When I was 21 I left Australia strapped into a giant purple backpack…… I wanted to go everywhere and see everything and my quest took me around the world, from the steamy jungles of Mexico, to the pyramids of Guatemala, and hidden surf beaches in El Salvador. Travels through North America led me to the icy mountain peaks of Canada, and the ancient red wood forests of northern California, then to Hollywood and Venice Beach and a summer tour with the Grateful Dead. From New York I flew to South America and travelled by land from the coke hazed streets of Santa Marta Colombia, across the mountains through Equador and Peru. I saw the sunrise over Machu Pichu and watched pink flamingos dance in a bright red lake in midst of the vast salt planes of Boliva. There was a gut churning flight over the Nazca lines, and the discovery of a desert strewn with mumified bodies (complete with hair and nails) and an awestruck moment watching the sun set and the full moon simultaneously rise over the Valley of the moon in Chile. Across the world, the rosy hued hidden city of Petra in Jordan revealed its secrets, and long summer days were spent exploring the rocky churches of he surreal valleys of Goreme in Turkey. I rode a donkey through the valley of the kings and lost my heart in Istanbul, the magical city that straddles Europe and Asia. There were long cold winters in London and a long term affair with Italy – with its streets of marble, ornate fountains, craggy coasts and beautiful food. Asia called and a dream came true with the rising sun over Angkor Wat in the jungles of Cambodia. There were long slow boat rides through the rivers of Laos and hikes through remote mountains in the north of Thailand, and then there was India in all its colouful chaos, a country like no other, more an experience than a destination. After 15 years wandering the globe I washed up on a beach in the fiji islands. For the next two years travel writing was replaced by an altogether more serious and stationary job managing a resort on a remote island. These days I live in Bali and spend my time writing about food and luxury villas, I miss my days of wild adventure, but you cant carry around a backpack forever! I still travel when I can – Indonesia has thousands (17,000 in fact) islands to explore which should keep me busy.
I arrive at the Ganges as the sun begins to cast its glow over the waking city. The river runs purple and its banks gleam a shimmering gold. All around is the sound of music, ringing bells and chanting as Varanasi comes alive in a mad frenzy of devotion. I watch a man walk into the river, arms outstretched, a look of ecstasy on his face as he calls out “Ganga”. I am overwhelmed by the intensity of emotion – this is no ordinary river.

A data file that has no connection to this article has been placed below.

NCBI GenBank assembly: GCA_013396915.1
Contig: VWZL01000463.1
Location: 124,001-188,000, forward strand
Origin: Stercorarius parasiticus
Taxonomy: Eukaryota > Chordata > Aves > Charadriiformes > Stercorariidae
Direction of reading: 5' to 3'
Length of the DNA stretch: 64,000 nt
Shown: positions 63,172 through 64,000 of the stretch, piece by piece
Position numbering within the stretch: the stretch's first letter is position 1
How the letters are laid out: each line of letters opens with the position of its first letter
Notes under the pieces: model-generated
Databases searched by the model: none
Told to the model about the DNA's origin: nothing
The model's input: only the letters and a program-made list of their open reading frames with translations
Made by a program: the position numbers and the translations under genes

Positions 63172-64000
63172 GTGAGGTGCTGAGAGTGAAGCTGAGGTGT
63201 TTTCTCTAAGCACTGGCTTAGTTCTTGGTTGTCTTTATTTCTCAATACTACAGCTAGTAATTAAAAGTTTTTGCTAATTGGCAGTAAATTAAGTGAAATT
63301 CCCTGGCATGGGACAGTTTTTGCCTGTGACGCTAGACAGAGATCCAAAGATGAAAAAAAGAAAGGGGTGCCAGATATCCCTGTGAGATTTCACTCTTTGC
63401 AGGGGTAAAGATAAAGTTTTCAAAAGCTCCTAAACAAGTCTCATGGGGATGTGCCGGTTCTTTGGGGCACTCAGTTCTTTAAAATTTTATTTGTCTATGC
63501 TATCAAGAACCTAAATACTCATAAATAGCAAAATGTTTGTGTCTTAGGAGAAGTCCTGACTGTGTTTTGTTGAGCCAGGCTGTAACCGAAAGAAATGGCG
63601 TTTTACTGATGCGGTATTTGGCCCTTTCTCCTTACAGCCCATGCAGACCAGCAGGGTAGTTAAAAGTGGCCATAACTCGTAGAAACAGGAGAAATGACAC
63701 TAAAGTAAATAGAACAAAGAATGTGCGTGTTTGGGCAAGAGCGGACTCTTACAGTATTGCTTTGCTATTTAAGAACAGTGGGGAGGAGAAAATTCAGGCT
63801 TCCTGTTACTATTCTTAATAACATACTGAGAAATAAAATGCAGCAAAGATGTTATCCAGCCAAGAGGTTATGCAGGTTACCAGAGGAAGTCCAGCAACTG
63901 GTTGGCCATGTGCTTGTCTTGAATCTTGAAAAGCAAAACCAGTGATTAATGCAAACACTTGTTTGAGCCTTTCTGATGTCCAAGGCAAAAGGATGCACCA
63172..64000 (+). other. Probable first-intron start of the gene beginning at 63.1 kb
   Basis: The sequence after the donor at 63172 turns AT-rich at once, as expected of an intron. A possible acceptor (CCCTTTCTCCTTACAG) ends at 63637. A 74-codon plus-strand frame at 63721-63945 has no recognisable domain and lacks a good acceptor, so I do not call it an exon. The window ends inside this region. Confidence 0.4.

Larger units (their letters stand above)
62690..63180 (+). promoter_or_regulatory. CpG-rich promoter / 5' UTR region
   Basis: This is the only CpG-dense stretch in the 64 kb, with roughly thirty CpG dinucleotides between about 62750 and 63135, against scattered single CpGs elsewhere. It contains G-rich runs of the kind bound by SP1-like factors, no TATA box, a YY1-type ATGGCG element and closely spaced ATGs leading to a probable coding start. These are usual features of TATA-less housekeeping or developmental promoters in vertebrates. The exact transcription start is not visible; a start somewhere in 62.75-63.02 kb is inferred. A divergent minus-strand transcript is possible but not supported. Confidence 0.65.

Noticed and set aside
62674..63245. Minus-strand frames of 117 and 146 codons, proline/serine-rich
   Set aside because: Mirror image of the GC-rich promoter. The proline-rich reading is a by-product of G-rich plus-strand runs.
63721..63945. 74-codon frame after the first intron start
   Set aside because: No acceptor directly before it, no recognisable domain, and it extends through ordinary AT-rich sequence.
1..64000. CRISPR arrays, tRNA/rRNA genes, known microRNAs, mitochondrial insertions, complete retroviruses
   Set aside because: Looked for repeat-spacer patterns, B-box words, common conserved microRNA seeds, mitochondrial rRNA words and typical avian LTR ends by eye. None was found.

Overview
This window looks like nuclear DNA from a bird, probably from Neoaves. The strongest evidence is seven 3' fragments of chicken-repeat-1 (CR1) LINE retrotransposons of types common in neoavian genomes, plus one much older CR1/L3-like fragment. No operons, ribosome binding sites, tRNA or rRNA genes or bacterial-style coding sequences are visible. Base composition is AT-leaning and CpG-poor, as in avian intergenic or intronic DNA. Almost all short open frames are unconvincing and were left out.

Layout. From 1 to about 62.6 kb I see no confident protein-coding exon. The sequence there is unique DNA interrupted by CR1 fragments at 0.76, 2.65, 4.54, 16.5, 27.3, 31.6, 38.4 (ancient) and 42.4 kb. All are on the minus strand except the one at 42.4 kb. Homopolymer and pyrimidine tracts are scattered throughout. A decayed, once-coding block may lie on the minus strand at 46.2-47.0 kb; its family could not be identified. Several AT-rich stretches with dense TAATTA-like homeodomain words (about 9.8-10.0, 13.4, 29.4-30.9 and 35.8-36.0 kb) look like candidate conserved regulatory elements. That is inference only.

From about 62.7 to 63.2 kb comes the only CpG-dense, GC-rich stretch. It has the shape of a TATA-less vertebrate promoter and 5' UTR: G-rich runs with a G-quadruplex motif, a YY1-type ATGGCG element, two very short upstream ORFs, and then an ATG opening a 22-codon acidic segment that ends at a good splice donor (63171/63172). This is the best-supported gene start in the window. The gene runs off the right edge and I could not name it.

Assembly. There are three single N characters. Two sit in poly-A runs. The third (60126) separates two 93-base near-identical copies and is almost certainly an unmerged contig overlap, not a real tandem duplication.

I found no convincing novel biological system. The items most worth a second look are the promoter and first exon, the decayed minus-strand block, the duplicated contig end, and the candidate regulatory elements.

I find a teastand and sit down, enjoying the sweet spicy brew. An old man sit next to me. “Did you know that this is the oldest city in the world? He asks. “It is the center of all knowledge and wisdom, he who searches for answers will find them here is Varanasi”. For thousands of years people have come to worship and offer their prayers to the river Goddess. A dip in the holy waters of Varanasi is said to wash away all sins. Continue reading
On April 25 every year, thousands gather at a narrow peninsula in Turkey under a deep blue sky. The rugged landscape is hauntingly beautiful, with its dramatic ridges, isolated beaches and deep valleys, but that’s not what draws them. They are mostly young New Zealanders and Australians, backpacking, hitchhiking and staggering out of old Kombi vans, drawn to a location they know little about except its place in their nation’s histories. Continue reading
Jerry Garcia, singer, songwriter and founding force of the Grateful Dead was a larger- than-life character, hailed by many of his fans as a Messiah-like figure. When he died in August 1995, 20,000 people gathered in San Francisco for a candle-light vigil. Shortly after, the band announced their split and to many it seemed like the end of an era. But time has proved otherwise and ten years after Jerry’s death, and forty years after the band played their first gig, the spirit of the Dead is alive and kicking. The Grateful Dead formed in the 60’s and seamlessly provided the background music for Ken Kesey as he unleashed his acid tests on California. Playing their unique, psychedelic boogie music, Jerry and the Dead came to symbolise the summer of love and the phenomenon of the‘Dead Head’ was born as loyal followers went on the road for the bands legendary tours across America.